The thing to do in the face of insurmountable problems is to walk right on up to them with every intention of walking right on through them, even if they show no signs of yielding as you approach. If you can’t walk through, walk around—find a way past to the Lord, who may or may not move the stone or intervene on your behalf. Somehow we need to live life with the attitude, “O love the Lord; my hands are full of gifts for Him; and one way or the other, I will find Him on the other side of the problem.” It’s certain that you’ll never arrive at the other side of your problem by running away from it; face it together with your partner and with any other believers you can find with the same heartbeat, the same vision. And don’t waste energy apportioning blame. If you do that, you’ll exhaust yourself before you ever get there!
The women hurried on that early morning toward that huge rock that separated them from the body of their beloved Christ. They were frightened, yes, but they kept going. They went anyway.  Don’t wait until you are unafraid before you walk up to the sepulcher. If you can’t walk up to it unafraid, walk up to it afraid. And maybe, just maybe, when you get there, you will find that the stone has been rolled away.
Christ cannot be contained within the tombs of our troubles, inside the sepulchers of our sorrows, or behind the doors of our doubts. No stone can shut Him up or take Him away from His disciples. The stone still stood there in that quiet garden, a reminder of the reality of the problems we all must live with; but Christ had moved it to one side so very easily, demonstrating His resurrection power on our behalf.
You must face your personal Gethsemane and die at your Calvary. But all is not lost. Look toward your Pentecost, the power that will come. Rejoice, for “The stone has been rolled away!”

Blessings,

Jill Briscoe
Executive Editor
Just Between Us Magazine

Thursday, April 6, 2017

A Bit at a Time

Dear Friends,
Giving your life away a bit at a time is a lifelong occupation. It starts with a full surrender to the will of God in your life—and doing so before you know what it entails. “Whatever, Lord; whenever, Lord; however, Lord” are good words to use. It is a mind-set that asks, “What do I possess that I did not receive?” A mind-set that is ever grateful for Jesus. A mind-set that regards everything I have as a trust for the kingdom. I am simply a steward, not only of the mysteries of God (1 Cor. 4:1), but also of anything God gives me here and now to use for Him. That includes my property, my home and garden, my cars, my bank balance, and so on. Everything. Jesus didn’t say to the rich young ruler, “Leave some of it in escrow and follow me.” He said, “Sell everything you have…Then come, follow me” (Luke 18:22).
The amazing thing is that when you live like this, you ind your own needs being met. Paul says to his generous friends in Philippi, “My God shall supply all your needs as you supply other people’s needs. That’s how it works. You supplied mine; God will supply yours” (Phil. 4:19).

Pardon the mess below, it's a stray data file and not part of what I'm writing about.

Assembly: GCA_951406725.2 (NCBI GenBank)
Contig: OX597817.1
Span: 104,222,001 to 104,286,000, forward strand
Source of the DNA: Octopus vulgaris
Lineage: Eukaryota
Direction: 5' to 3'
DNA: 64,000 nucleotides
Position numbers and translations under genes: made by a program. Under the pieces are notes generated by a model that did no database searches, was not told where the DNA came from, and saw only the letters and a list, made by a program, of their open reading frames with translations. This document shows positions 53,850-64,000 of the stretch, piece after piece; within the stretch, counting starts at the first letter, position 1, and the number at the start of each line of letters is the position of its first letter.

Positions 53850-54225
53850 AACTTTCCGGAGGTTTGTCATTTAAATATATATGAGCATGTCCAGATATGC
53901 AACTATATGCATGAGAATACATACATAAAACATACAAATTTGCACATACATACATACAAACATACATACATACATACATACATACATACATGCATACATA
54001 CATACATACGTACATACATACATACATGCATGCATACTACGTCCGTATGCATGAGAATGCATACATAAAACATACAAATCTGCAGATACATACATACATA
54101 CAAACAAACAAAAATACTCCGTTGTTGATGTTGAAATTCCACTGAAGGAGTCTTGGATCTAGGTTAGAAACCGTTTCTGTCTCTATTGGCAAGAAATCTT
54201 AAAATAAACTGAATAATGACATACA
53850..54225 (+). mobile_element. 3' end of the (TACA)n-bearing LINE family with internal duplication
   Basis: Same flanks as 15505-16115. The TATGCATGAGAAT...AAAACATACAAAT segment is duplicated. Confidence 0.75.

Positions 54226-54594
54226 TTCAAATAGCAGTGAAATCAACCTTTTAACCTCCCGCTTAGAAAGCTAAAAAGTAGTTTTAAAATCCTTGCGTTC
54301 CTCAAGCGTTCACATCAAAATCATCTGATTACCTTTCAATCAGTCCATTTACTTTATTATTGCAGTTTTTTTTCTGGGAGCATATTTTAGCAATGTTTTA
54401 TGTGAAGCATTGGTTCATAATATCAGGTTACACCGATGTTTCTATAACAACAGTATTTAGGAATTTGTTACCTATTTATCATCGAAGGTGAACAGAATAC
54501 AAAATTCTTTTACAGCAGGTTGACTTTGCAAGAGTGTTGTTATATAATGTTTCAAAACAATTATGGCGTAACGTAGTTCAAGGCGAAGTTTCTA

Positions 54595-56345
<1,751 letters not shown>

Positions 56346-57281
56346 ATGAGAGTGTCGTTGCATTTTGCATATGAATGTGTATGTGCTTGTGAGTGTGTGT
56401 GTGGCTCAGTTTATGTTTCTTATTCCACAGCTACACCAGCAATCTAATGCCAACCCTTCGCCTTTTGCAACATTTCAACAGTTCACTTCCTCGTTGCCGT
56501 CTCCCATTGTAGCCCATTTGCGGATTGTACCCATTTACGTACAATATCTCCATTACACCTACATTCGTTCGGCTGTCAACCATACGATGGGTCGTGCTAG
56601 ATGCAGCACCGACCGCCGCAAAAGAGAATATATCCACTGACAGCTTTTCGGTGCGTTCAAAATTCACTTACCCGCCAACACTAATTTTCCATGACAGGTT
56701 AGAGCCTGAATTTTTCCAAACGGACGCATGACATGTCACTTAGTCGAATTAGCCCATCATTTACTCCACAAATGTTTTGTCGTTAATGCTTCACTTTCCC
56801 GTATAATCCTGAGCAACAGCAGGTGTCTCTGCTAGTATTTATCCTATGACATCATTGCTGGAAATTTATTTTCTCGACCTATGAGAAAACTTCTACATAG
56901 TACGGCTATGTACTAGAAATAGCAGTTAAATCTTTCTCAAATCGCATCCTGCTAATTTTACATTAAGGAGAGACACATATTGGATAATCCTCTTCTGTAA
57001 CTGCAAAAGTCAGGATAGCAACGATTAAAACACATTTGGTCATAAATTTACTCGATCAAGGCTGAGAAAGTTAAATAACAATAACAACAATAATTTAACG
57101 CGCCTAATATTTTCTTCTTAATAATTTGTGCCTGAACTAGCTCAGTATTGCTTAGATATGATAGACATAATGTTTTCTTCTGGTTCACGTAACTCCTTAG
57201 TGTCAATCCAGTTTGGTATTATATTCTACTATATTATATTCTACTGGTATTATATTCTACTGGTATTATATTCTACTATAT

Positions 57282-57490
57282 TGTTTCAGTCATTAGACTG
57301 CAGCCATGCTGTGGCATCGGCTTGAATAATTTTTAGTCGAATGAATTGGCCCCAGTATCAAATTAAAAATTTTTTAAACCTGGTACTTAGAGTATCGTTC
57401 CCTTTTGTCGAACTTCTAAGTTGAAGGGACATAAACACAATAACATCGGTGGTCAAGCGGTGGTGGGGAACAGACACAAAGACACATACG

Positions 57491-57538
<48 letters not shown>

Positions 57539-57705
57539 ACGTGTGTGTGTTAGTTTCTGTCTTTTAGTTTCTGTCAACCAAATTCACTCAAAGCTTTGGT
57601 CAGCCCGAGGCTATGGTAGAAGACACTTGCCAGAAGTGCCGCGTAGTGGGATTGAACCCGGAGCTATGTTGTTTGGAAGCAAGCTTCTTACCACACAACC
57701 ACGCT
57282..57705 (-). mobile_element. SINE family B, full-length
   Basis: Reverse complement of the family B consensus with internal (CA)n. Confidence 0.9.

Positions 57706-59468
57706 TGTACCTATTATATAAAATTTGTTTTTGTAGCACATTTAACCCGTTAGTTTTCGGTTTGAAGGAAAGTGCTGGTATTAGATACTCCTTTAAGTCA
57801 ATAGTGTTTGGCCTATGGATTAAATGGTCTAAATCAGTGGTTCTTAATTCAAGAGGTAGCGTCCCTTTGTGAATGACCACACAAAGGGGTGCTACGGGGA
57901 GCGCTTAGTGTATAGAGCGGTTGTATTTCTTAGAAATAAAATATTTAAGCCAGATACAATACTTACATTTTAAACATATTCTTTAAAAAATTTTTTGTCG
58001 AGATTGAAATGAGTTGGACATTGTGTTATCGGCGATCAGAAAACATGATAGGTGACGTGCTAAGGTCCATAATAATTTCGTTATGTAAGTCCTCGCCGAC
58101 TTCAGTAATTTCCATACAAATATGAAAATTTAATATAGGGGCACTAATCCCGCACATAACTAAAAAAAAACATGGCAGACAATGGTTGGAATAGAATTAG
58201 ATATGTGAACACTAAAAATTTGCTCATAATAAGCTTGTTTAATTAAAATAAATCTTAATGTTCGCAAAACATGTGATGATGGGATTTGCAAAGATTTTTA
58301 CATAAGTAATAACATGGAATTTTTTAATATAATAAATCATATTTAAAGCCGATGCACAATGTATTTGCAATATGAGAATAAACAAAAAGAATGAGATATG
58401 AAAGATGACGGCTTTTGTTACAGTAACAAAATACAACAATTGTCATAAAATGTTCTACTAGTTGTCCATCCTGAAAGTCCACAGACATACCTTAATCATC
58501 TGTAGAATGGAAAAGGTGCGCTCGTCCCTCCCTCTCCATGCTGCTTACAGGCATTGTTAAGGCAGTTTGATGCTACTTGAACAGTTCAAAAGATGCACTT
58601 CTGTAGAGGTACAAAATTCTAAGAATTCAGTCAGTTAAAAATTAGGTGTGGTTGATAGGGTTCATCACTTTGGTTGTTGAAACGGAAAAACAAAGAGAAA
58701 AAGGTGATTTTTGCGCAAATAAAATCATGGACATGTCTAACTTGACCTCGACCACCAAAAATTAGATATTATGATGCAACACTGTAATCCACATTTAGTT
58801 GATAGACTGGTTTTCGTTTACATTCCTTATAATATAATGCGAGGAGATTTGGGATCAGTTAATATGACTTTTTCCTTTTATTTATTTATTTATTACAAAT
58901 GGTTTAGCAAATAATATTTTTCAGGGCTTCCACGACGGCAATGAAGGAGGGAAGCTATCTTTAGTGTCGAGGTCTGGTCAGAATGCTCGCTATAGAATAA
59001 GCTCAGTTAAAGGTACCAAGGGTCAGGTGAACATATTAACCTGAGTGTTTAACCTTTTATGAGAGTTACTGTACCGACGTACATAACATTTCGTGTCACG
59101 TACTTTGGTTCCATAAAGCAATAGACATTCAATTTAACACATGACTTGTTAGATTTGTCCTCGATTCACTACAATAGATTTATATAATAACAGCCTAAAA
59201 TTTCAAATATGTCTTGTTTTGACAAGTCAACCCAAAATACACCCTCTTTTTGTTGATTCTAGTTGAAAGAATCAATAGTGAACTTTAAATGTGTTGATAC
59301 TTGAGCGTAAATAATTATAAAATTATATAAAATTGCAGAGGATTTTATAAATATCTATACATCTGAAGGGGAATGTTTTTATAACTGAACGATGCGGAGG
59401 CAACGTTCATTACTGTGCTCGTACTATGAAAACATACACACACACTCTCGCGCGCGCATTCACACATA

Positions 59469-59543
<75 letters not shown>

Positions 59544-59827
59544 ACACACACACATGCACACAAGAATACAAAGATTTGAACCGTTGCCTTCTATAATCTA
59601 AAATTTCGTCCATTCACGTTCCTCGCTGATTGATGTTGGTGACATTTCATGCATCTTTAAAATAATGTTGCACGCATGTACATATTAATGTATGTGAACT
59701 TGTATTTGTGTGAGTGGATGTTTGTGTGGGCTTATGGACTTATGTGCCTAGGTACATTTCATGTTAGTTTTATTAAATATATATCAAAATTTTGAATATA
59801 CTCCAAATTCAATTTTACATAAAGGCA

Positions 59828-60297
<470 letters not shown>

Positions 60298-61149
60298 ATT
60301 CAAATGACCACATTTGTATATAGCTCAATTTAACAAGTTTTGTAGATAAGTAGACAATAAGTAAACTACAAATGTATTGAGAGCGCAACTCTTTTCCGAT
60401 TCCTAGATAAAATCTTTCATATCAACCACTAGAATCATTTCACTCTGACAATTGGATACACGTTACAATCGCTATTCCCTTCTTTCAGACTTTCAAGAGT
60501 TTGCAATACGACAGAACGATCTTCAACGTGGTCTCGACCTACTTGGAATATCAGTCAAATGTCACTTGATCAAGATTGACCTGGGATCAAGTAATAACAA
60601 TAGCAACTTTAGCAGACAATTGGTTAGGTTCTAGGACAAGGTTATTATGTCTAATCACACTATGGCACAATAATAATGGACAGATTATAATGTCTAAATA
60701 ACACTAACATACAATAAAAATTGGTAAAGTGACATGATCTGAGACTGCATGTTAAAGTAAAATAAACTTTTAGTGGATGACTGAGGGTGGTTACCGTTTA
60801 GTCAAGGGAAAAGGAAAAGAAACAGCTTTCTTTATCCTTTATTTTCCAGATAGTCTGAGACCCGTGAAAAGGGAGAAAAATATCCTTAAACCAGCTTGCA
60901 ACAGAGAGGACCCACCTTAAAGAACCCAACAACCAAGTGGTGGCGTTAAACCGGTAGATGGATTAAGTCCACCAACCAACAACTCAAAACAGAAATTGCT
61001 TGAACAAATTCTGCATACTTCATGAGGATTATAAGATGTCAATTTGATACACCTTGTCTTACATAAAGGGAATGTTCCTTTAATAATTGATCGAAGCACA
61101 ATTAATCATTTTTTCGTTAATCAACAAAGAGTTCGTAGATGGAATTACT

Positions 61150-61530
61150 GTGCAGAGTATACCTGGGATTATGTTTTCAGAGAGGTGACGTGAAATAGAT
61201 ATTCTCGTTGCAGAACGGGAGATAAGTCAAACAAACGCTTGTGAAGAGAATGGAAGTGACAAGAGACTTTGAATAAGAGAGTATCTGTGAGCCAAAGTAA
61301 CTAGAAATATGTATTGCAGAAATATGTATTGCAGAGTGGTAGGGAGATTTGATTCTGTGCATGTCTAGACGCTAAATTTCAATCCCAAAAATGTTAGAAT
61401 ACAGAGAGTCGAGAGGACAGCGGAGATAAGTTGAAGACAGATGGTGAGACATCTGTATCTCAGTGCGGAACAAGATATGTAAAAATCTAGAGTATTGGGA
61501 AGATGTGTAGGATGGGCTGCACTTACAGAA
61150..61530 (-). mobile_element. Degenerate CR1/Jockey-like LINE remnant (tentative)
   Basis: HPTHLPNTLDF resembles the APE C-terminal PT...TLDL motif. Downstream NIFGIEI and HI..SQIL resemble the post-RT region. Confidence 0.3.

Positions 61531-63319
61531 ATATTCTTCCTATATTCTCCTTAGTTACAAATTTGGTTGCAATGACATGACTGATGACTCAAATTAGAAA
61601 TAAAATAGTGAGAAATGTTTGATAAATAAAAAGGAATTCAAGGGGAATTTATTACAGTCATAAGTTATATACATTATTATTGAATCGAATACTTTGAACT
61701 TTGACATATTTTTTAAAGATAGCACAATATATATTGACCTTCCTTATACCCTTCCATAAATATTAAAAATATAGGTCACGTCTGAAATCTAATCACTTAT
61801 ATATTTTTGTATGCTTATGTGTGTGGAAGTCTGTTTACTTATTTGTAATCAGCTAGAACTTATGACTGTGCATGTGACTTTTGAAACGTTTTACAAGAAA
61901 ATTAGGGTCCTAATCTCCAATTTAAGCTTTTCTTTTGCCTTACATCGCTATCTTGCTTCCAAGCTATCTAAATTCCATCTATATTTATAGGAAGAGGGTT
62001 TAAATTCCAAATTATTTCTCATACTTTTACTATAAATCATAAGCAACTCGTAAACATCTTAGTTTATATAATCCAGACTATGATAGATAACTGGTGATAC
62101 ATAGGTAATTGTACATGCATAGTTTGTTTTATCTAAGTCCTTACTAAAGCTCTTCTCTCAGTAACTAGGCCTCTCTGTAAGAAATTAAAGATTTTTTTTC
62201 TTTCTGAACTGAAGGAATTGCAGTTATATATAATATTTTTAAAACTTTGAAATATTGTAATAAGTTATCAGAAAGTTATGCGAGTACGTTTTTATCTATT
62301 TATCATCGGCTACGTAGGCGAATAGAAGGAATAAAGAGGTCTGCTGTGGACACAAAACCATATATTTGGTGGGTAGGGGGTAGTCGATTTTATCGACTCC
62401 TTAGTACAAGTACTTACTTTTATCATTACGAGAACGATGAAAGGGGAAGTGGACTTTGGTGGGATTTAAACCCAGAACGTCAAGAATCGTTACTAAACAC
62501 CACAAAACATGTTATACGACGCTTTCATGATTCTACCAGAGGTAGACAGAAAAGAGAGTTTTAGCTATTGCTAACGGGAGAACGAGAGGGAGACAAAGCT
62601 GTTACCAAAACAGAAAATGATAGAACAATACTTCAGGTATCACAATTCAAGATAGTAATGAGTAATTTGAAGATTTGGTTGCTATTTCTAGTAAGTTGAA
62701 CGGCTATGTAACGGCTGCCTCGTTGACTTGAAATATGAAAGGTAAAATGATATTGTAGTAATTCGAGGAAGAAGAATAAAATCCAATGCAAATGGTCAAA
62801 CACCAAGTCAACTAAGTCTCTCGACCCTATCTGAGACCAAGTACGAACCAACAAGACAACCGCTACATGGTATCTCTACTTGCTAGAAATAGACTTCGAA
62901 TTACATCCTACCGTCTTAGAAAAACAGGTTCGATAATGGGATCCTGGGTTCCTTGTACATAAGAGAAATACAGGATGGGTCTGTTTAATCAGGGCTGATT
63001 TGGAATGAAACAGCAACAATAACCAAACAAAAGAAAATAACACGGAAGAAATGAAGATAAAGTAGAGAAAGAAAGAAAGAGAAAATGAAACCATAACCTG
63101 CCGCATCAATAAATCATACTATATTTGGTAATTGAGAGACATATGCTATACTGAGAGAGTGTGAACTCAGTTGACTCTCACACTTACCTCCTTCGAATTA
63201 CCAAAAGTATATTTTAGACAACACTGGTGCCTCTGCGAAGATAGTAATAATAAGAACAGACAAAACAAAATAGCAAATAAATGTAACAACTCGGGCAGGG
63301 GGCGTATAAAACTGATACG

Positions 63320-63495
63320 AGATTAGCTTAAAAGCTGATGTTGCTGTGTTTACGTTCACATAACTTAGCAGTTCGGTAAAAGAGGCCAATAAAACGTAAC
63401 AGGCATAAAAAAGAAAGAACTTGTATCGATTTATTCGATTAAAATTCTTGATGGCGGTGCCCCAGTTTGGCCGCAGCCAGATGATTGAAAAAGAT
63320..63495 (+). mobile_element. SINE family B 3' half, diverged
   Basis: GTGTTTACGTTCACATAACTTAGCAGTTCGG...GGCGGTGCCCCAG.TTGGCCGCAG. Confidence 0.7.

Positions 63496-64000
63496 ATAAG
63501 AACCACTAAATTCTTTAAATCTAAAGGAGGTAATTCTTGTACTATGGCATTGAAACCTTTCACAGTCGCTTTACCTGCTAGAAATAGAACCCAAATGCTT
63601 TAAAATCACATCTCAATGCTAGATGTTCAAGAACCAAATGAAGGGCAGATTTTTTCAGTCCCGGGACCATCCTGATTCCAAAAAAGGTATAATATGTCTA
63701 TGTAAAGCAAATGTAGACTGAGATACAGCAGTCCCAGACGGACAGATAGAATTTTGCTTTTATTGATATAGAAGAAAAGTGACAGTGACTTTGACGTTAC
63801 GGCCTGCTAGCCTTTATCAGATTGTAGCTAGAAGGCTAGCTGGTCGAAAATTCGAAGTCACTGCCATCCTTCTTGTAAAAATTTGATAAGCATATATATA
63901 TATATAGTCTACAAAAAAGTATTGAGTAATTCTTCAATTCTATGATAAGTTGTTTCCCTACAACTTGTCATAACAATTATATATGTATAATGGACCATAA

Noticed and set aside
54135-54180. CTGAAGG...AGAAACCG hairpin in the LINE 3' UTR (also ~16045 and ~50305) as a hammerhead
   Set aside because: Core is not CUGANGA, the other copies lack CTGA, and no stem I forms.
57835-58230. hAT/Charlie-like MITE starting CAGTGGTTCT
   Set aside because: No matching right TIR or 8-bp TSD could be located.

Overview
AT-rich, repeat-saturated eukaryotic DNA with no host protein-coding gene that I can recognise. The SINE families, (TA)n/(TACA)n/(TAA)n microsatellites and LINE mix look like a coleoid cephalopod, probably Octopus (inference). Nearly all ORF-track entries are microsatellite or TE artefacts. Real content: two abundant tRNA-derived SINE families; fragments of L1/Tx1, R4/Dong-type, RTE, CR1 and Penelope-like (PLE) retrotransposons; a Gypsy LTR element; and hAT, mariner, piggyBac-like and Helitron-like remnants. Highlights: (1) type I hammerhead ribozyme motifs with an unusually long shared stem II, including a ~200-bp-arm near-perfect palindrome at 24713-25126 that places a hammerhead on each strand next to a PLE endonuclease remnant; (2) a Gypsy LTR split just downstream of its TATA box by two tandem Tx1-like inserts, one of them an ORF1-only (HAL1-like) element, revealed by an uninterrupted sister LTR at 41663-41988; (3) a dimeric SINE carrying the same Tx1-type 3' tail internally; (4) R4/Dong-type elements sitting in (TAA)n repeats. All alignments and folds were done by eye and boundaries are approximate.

I want my life to be characterized by generosity. I want people to see me giving it all, all the time, all the way. I want to because that’s what Jesus did for me. “For you know the grace of our Lord Jesus Christ,” says Paul, “that though He was rich, yet for your sakes He became poor, so that you through His poverty might become rich” (2 Cor. 8:9).
When you know the grace of Jesus, then it’s easy to respond in kind. Ask yourself: “How can I become poorer for Jesus?” This may not sit well in some circles today. I hear a lot of, “How can I become richer for Jesus?” Ask instead, “What can I give away? What would really cost me?”  Do you get rid of all your loose change in the offering, or do you empty your purse into the plate and walk ten miles home because you have no money to pay for a bus ride, as a friend of mine did one day in response to a missionary offering? Extreme? Maybe. But did I hear a laugh? A great, grand cosmic laugh? Does God love the one who learns the spiritual art of generosity in all its dimensions? Oh yes, very much!

“Well, Jill,” I hear you say, “I can’t do that. That’s taking this Christianity you talk about too far.” It’s a question of “Will you?” not, “Can you?” You can do anything God calls you to do.  “Well,” you say with relief, “God hasn’t ‘called’ me to be irresponsible with money.” True enough—God has simply asked you to give it all away. Come, follow Him. Like the rich young ruler, you will go away sad if you refuse to abandon your life—all you have and all you are—to God. It’s a choice. If you take the challenge, then you’ll be able to say with Paul, “I can do everything through Christ Who gives me strength” (Phil. 4:13).

Blessings,

Jill Briscoe
Executive Editor
Just Between Us Magazine